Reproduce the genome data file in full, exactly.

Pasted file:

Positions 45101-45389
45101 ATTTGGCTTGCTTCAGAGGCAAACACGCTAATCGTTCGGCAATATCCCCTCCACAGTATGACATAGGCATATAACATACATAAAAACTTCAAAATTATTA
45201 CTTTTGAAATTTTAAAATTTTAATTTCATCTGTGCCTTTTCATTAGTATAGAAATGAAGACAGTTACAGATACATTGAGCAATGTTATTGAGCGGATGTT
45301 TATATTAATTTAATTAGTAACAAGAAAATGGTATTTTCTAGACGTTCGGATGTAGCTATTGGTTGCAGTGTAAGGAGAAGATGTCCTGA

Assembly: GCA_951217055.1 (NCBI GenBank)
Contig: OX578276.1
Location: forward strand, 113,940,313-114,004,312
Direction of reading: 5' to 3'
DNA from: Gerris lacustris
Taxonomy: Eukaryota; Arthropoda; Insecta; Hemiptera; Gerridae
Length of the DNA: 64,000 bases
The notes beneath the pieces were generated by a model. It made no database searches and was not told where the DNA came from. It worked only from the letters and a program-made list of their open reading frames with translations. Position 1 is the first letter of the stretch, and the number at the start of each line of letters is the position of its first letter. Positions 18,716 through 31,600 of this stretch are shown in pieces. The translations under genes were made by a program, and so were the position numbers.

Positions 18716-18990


Positions 45101-45389
45101 ATTTGGCTTGCTTCAGAGGCAAACACGCTAATCGTTCGGCAATATCCCCTCCACAGTATGACATAGGCATATAACATACATAAAAACTTCAAAATTATTA
45201 CTTTTGAAATTTTAAAATTTTAATTTCATCTGTGCCTTTTCATTAGTATAGAAATGAAGACAGTTACAGATACATTGAGCAATGTTATTGAGCGGATGTT
45301 TATATTAATTTAATTAGTAACAAGAAAATGGTATTTTCTAGACGTTCGGATGTAGCTATTGGTTGCAGTGTAAGGAGAAGATGTCCTGA

Assembly: GCA_951217055.1 (NCBI GenBank)
Contig: OX578276.1
Location: forward strand, 113,940,313-114,004,312
Direction of reading: 5' to 3'
DNA from: Gerris lacustris
Taxonomy: Eukaryota; Arthropoda; Insecta; Hemiptera; Gerridae
Length of the DNA: 64,000 bases
The notes beneath the pieces were generated by a model. It made no database searches and was not told where the DNA came from. It worked only from the letters and a program-made list of their open reading frames with translations. Position 1 is the first letter of the stretch, and the number at the start of each line of letters is the position of its first letter. Positions 18,716 through 31,600 of this stretch are shown in pieces. The translations under genes were made by a program, and so were the position numbers.

Positions 18716-18990